Mar 1, 2012

Financial literacy

Some benefits of it:
Financial literacy is positively related to participation in financial markets and negatively related to the use of informal sources of borrowing. Individuals with higher rates of financial literacy are significantly more likely to report having more unspent income at the end of the month and higher spending capacity. The relationship between financial literacy and the availability of unspent income is more evident during the financial crisis, suggesting that better financial literacy may better equip individuals to deal with macroeconomic shocks (Klapper and Lusardi 2012)
"[La]ck of numeracy is not only widespread but is particularly severe among some demographic groups, such as women, the elderly, and those with low educational attainment" (Lusardi 2012). Donohue (2012) offers a critical view. See also this abstract (2012) on the challenges of financial literacy among "millennial consumers."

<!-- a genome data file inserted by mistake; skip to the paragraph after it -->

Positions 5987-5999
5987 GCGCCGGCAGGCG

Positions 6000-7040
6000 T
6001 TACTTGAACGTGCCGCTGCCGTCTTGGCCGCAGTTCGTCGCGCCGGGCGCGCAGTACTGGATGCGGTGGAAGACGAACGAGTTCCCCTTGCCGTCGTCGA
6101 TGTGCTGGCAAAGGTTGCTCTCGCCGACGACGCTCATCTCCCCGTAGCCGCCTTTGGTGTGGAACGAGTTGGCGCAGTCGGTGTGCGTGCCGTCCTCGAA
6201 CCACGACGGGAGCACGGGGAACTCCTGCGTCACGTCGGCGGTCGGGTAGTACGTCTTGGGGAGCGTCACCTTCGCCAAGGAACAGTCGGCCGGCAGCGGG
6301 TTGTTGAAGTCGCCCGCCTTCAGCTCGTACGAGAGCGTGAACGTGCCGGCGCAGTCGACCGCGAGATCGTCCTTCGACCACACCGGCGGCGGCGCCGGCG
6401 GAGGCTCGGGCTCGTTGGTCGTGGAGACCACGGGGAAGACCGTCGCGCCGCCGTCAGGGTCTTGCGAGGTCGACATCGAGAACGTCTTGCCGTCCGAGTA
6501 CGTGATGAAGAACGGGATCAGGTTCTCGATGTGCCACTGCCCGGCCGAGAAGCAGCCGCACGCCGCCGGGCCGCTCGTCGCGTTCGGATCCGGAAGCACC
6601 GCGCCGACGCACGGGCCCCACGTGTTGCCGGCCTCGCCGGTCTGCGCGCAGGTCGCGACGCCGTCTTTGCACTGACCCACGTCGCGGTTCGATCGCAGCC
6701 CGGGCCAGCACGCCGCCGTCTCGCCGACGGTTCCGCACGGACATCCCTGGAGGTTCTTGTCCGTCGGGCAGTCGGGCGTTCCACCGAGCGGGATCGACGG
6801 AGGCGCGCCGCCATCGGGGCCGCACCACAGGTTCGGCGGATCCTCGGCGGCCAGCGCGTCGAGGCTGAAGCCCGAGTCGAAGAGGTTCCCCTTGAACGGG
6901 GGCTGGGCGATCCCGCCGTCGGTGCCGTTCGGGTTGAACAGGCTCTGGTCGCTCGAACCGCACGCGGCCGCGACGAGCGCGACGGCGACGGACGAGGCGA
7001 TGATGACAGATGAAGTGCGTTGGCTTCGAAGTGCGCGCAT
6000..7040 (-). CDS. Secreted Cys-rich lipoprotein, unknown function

See also this report (2009)  that claims that FL is critical for promoting access to finance in developing countries. 
If financial literacy is that important, one wonders how can it be improved. It seems that lack of financial literacy is a part of a wider problem: a problem with basic education in general. But there might be some intriguing policy recommendations. Think about the possibility of financial literacy across the curriculum in primary and secondary schools. The other response can come from social entrepreneurs. There are some examples:
The Heartland Institute, (US).
Hazel Joyce Wiley, (US). 
I don't see much being done in developing countries. There are some exceptions.

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